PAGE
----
Kansas School Safety Hotline: 1-877-626-8203

Welcome to the Kansas Safe School Resource Center (KSSRC).

KSDE believes that Kansas schools should provide physically safe and emotionally secure learning environments for all students and staff. Local USD policies should assist personnel in identifying problems associated with school safety, bullying, intimidation, and harassment, and provide a framework for an appropriate response that reinforces and encourages positive and productive conduct.

KSDE defines positive behaviors as those which evoke non-violence, cooperation, teamwork, understanding, and acceptance toward all students and staff in the learning and teaching environment.

The KSSRC will help guide you to resources relative to the following:

  • Designing Safe Schools
  • Bullying Prevention
  • Data Resources

A positive school climate is necessary in developing a safe school.

Gang Free Kansas



Kent Reed, Counseling Education Consultant


Kansas Safe School Resource Center

Research shows that schools with a positive and welcoming school climate increases the likelihood that students succeed academically while protecting them from engaging in high risk behaviors like substance abuse, teen pregnancy, and violence. A positive school climate encourages behaviors with clear consequences for violating rules as well as rewards for meeting expectations. School climate can be understood as the frequency and quality of interactions among and between staff, students, parents, and the community throughout the entire school community.

In a positive school climate, the caring attitude of the school is clearly visible and is reflected by widespread participation in all areas of the school. According to the National School Safety Center (1990), a student’s perspective of the school climate is affected by the following:

  • Student involvement: The degree to which students are involved in and enjoy classes and extracurricular activities at school.
  • Student relationships: The level of comfort students feel in relating to one another and the ease with which they make new friends.
  • Teacher support: The amount of help and care that teachers direct toward students.
  • Physical environment: The extent to which the school building reflects the caring attitude of the school, the school buildings are clean, well cared for, supervised, and safe.
  • Conflict resolution: Whether students are clear about the rules and feel that conflicts are resolved fairly and rules are consistently enforced.
  • Participation in decision-making: The extent to which students, administrators, and teachers share in making decisions about school improvement.
  • Curriculum: The extent to which students feel that what is taught in classes meets their needs.
  • Counseling services: Whether students feel counselors are accessible and able to help with personal problems, job, and career information, and concerns about drugs, alcohol, and relationships.
  • Recreation alternatives: Whether students are satisfied with existing recreational activities and teachers’ support of these activities.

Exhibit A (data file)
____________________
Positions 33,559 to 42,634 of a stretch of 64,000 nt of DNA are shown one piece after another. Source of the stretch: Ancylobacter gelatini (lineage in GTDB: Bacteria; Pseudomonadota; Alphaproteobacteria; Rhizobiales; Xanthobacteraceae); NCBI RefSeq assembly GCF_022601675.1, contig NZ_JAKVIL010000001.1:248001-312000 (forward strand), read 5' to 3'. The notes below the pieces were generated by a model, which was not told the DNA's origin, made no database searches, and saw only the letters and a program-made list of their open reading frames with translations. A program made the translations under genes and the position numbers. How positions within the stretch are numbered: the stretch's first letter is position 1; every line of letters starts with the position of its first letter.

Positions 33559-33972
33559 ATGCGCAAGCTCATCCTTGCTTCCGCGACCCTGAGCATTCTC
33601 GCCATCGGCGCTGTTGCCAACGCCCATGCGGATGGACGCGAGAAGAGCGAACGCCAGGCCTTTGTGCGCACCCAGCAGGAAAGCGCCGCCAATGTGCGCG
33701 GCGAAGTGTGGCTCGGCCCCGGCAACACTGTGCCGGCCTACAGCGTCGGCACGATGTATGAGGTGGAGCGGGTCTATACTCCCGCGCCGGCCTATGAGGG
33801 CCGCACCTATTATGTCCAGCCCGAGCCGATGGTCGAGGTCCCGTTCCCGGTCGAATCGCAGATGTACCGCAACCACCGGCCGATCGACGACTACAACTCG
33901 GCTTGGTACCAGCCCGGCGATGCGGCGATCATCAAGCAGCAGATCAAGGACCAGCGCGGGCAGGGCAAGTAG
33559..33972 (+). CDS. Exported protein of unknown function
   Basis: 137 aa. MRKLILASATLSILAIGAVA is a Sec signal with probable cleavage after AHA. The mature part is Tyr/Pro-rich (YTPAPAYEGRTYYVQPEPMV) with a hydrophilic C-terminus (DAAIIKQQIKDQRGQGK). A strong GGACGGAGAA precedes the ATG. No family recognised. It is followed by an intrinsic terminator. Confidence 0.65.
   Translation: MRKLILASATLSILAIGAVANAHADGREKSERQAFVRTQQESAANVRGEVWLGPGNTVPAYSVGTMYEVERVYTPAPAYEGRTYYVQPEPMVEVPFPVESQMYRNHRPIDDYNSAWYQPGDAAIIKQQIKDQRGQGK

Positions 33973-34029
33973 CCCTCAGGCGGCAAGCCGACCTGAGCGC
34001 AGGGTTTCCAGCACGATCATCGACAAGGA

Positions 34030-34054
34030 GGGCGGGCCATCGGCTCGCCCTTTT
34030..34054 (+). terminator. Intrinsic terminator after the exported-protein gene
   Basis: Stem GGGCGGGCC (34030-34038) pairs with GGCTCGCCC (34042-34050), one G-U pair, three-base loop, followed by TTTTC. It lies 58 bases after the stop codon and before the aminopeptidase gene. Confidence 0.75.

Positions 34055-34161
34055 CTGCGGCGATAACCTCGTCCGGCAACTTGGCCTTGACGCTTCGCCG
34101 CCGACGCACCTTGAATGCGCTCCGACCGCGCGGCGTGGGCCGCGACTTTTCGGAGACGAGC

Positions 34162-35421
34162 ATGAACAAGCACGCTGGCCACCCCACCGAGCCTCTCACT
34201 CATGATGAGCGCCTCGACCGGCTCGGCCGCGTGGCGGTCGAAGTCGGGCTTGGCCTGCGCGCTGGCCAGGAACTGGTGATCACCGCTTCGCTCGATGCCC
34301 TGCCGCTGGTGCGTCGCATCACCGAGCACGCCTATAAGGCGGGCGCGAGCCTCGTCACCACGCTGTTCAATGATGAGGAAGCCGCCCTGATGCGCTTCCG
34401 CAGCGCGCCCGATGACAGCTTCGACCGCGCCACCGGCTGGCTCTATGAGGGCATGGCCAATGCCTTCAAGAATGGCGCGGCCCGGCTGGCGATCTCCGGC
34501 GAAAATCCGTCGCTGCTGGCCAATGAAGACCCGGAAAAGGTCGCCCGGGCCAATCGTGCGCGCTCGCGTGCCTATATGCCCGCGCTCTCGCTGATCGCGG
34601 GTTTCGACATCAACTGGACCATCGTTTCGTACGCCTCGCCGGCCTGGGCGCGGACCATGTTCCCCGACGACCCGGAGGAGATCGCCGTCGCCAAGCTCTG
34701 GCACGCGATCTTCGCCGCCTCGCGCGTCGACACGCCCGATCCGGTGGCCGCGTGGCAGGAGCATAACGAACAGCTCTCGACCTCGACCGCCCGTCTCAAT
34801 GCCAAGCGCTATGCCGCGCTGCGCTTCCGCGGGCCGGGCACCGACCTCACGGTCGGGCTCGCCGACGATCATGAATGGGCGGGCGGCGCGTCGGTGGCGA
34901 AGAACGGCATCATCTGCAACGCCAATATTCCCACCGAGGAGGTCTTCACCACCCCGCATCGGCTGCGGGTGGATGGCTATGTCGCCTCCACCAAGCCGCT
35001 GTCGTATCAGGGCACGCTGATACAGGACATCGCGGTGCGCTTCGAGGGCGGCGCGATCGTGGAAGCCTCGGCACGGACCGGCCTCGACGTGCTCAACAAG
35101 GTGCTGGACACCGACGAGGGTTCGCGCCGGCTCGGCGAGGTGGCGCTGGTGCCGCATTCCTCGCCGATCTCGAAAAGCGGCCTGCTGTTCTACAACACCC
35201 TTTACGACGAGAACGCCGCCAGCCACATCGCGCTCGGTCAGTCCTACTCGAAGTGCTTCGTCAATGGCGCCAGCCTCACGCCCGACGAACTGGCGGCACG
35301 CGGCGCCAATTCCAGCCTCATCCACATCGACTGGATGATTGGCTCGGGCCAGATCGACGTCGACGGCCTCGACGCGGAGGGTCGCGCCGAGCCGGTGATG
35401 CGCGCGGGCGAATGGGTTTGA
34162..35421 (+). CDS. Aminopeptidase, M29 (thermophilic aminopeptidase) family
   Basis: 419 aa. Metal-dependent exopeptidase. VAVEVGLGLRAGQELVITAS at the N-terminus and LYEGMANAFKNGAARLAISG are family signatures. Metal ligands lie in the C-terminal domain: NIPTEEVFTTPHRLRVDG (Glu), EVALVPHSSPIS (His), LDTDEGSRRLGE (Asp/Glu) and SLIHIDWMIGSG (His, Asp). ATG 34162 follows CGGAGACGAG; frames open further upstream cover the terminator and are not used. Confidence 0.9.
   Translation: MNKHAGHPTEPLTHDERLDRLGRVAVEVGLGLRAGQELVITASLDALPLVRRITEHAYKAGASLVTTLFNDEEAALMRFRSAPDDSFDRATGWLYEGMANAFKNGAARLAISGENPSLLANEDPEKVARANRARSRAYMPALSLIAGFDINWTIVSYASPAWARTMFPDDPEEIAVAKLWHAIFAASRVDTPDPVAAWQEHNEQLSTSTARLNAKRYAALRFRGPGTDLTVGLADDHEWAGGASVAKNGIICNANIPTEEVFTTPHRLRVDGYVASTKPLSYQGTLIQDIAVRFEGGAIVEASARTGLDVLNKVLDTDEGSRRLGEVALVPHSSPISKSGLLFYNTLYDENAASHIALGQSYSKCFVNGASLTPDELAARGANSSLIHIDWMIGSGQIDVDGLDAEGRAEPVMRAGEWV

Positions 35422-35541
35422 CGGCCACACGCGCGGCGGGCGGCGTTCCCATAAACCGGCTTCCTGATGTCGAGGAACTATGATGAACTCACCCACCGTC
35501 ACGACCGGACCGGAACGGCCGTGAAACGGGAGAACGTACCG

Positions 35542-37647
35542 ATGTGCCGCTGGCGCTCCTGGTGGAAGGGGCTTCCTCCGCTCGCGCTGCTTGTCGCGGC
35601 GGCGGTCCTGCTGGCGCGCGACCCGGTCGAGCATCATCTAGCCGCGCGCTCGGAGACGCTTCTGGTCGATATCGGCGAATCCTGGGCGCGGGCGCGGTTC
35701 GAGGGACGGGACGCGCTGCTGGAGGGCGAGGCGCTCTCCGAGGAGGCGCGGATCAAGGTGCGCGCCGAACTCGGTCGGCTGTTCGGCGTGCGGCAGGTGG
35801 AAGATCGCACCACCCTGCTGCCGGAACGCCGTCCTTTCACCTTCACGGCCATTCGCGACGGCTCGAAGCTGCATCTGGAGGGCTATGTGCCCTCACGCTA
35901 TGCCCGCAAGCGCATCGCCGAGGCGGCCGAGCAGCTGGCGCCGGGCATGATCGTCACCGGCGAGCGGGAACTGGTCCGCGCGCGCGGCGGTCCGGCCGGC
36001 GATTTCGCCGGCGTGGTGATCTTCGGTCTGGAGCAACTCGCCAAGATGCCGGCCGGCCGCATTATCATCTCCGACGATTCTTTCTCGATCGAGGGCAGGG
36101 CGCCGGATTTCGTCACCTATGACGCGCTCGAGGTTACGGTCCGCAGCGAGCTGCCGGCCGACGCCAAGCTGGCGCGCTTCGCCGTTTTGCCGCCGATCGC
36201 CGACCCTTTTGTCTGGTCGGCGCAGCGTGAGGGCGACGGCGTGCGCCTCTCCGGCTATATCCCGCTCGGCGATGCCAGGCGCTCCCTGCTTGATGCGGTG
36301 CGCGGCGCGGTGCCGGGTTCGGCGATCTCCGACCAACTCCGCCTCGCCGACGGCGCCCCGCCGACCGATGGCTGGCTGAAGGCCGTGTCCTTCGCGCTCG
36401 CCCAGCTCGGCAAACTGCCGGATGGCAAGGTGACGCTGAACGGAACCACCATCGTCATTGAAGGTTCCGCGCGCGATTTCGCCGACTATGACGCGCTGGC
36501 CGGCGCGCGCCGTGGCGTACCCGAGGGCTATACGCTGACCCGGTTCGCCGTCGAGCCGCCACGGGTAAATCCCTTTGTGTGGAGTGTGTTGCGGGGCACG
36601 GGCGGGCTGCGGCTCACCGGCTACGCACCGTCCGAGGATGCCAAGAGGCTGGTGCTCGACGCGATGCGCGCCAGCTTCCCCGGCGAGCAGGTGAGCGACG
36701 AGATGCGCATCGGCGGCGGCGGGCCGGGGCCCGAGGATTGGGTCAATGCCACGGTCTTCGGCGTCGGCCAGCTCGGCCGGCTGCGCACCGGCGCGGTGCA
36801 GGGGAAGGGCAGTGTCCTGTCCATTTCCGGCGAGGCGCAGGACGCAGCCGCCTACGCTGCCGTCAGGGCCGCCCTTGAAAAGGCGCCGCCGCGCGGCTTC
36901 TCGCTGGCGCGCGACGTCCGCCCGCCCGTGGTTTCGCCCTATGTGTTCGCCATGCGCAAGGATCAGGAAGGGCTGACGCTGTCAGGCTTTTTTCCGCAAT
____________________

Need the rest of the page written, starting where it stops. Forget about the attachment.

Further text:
• Personal stress: The amount of pressure students feel they are under and the resources they have to cope with it.

A safe school is also prepared for emergencies, provides opportunities for students in before- and after-school activities, and has effective school – community partnerships.

While a safe school has a positive, warm, and welcoming school climate, there is more to a safe school than a good school climate. A safe school is also a school that is prepared for emergencies, provides opportunities and guidance for students before and after school with programs and activities at school and/or in the community, and involves the whole community in anticipating and preventing school problems. A safe school requires balancing physical security with a nurturing school climate, as well as developing effective school – community partnerships.

Schools can use the links on this site to guide safe school planning. In addition, here are some things that school personnel can do to create a protective school climate (University of Arizona):

  • Consistently recognize students and adults for participating in cooperative and philanthropic activities.
  • Brainstorm with students, faculty/staff, and parents some simple changes that could make the school a more enjoyable place to be.
  • Establish and support a school norm that does not tolerate any form of verbal and nonverbal bullying by adults or students.


  • State rules positively to tell students what to do instead of what not to do.
  • Express the expectation that all students can and will be successful.
  • Focus on giving students concrete rewards and acknowledgment for abiding by the rules  of conduct, rather than focusing primarily on misbehavior.

Building community and parent relationships

  • Contact parents when students do something well.
  • Enlist involved parents in getting other parents to participate in the school’s culture.
  • Examine how parents and community members are involved in your school and if there are ways to increase that involvement.

Building a safe school means involving the whole community in a collaborative effort to create a nurturing environment, prepare for emergencies, provide activities before and after school, and increase community involvement in the school. So ask the students, staff, parents, and community what can be done to make your school a safer place. Get creative and have fun!

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